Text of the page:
Reeflo Tiger Shark Pressure Pump

Reeflo Tiger Shark External Pressure Pump


Max Flow: 8500gph / Max Head: 55ft

Power Consumption: 1065 watts average
Dimensions (L x W x H): 16" x 9" x 9" {1½” inlet /1½” outlet}


Reeflo Tiger External Pressure Pump

ReeFlo pumps are hands down the most affordable, lowest wattageand greatest high flow/high pressure pumps on the market.  The Tiger Shark is the most powerful pump in its class. This energy efficient pump is ideal for 300-500 gallon aquariums with sump return systems requiring a minimum of 15 feet static head. 
This unit is rated for a maximum flow rate of 4300gph, a shut off head of 84` feet and maximum wattage of 1065/ 4.8 amps. Using a 1/3 horsepower Baldor ODP Motor manufactured in the USA. When it comes to external pumps, ReeFlo is truly in a class of its own.

Reeflo Tiger Pressure Pump Specifications 
Wattage: 1065watts / 10.4amps average
Max Flow: 8500gph
Max Head: 55ft
Dimensions (L x W x H): 16" x 9" x 9"
Inlet Size: 1½” FNPT
Outlet Size: 1½” FNPT
Measurements are approximate and can vary.



- Suitable for both indoor and outdoor use. This is an external pump and can not be submersed in water! Do not allow this pump to get wet or run dry.

- Pump can be valved back as long as it is done on the DISCHARGE line. It will reduce the flow of the pump as well as the wattage.

- Can be wired at either 115v or 230v


Tips & Troubleshooting
We hope you will find the following suggestions and comments regarding pump installation to be helpful. We do not claim that any of these suggestions are the only way to accomplish your job, but in general they will solve many of the commonly found problems and help you prevent many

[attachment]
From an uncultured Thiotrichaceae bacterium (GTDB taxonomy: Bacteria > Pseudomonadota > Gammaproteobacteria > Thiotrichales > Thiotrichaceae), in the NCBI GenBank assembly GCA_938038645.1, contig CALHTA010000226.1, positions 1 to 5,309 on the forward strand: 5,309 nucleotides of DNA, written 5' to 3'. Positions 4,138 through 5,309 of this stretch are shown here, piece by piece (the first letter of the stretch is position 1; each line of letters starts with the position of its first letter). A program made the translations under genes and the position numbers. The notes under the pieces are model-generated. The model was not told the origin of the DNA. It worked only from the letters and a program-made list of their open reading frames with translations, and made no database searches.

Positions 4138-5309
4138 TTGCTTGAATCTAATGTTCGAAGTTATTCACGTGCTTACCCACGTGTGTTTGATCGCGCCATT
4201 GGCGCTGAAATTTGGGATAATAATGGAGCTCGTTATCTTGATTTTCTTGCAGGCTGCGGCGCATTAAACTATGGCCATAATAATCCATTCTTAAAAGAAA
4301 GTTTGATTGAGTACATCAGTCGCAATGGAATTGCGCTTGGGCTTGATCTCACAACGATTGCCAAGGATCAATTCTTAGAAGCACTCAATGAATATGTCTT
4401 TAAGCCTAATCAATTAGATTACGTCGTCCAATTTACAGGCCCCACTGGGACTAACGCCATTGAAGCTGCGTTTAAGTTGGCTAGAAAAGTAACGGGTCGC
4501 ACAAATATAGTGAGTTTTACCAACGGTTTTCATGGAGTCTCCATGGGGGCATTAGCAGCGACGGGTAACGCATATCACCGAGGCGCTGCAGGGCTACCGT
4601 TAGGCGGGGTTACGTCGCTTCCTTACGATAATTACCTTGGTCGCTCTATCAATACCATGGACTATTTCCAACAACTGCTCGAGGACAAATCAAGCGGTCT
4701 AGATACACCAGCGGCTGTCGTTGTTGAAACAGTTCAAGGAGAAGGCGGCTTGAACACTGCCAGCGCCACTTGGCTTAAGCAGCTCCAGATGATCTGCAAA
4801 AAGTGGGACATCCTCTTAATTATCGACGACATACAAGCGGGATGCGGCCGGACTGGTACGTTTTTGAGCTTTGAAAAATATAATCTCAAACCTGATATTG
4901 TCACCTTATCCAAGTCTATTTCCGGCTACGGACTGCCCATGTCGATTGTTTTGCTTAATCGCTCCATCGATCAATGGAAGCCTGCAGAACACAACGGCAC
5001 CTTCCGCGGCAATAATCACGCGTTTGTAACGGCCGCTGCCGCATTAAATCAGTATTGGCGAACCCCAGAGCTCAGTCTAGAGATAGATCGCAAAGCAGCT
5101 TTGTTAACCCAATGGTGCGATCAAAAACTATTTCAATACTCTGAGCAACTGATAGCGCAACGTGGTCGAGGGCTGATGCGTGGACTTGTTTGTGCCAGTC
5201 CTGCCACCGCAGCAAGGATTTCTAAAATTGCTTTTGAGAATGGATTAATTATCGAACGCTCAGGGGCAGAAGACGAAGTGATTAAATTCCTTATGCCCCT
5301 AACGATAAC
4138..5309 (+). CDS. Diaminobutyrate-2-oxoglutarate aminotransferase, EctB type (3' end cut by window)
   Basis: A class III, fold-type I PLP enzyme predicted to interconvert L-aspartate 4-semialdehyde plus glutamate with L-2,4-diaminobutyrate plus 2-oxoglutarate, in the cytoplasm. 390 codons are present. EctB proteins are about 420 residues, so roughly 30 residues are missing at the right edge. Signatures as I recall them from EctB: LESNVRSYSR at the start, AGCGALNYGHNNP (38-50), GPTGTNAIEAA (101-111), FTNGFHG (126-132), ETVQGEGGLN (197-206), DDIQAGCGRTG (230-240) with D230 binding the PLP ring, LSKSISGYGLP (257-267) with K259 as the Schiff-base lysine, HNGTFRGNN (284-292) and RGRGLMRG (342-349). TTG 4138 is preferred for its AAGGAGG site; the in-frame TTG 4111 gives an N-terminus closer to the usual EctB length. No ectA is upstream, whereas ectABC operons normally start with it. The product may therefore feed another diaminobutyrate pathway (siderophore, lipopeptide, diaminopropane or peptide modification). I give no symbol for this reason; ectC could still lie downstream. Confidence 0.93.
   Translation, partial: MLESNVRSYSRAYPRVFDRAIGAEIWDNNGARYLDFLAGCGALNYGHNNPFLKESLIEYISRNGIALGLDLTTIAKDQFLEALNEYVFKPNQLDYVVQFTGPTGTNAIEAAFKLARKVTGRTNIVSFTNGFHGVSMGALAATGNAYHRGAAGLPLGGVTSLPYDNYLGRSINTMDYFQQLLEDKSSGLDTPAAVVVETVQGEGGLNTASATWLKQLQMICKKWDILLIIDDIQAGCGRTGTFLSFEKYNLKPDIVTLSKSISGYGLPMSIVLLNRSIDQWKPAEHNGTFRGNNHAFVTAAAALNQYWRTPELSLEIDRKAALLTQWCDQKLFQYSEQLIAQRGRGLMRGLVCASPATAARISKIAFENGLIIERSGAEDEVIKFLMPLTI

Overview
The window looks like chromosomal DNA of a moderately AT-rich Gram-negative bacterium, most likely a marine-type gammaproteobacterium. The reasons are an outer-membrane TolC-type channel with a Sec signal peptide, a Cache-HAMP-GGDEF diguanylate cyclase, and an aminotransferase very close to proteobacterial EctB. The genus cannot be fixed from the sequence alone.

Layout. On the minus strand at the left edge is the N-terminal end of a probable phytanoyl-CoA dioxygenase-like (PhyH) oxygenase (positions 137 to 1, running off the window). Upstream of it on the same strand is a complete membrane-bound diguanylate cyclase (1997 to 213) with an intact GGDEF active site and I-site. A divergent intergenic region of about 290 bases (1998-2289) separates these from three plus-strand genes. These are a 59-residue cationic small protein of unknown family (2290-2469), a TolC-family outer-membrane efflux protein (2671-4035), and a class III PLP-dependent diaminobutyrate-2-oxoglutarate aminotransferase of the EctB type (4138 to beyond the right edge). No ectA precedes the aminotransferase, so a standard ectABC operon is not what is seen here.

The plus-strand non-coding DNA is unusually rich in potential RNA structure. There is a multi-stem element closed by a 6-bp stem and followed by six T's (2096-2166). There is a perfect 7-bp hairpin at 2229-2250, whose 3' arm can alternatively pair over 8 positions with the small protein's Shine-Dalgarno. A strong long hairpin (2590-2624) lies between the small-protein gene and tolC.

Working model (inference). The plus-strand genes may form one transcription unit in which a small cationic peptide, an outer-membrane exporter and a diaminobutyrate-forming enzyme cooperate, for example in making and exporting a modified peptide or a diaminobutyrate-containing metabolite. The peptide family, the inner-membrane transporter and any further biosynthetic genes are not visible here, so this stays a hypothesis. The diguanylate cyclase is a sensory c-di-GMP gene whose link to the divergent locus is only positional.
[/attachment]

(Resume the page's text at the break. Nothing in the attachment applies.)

others. Please note that ReeFlo pumps are external pumps. Do not submerge!

  1. Locate the pump as close to the source as possible. It is best to have your main (longest) run of pipe on the discharge side of the pump. The pump is designed to push water, not pull it.
  2. Always have your inlet pipe diameter equal to, or larger than, the discharge line. This helps prevent cavitation.
  3. Never run a pump dry. This may damage the mechanical seal and impeller. They are designed to pump fluid, not air. Insure the pump is full of water before you turn it on, and that it doesn’t out pump the supply. 
  4. If your pump is producing too much flow, you can reduce the flow by partially closing a valve on the discharge line. Never restrict the inlet!!! Surprisingly, this will make the motor work less and use less electricity!! This “valving back” simply causes the pump to operate further back on its performance curve.
  5. If your pump is not producing enough flow. The easiest step is to widen the line especially onthe intake. As illustrated on the chart the narrowness of the line has great bearing on “friction loss”....think bar straw vs. regular straw.
  6. If more flow is required than a single pump can produce, consider using two or more pumps in parallel. This will double the flow. If more pressure is required consider using two pumps in series (one feeding into the other). This will have the effect of doubling the pressure. We have found that using two pumps instead of one larger pump uses an average of 30% less electricity. 
  7. Choose a pump that can give you the required flows at the lowest possible power consumption. Since pumps often operate continuously, the power consumption (watts - not amps), and its effect on your monthly utility bill can be very significant.
  8. Check to be sure the motor electrical connections are set up to match the supply voltage.
  9. Install shut off valves before and after the pump, so you can easily remove it from the line without having to drain your system. Be sure to use ball valves, as they have low friction loss characteristics.
  10. Use Teflon paste (not tape) for sealing threaded joints.
  11. Make sure all your pipe joints are airtight. This is especially important on the suction side.

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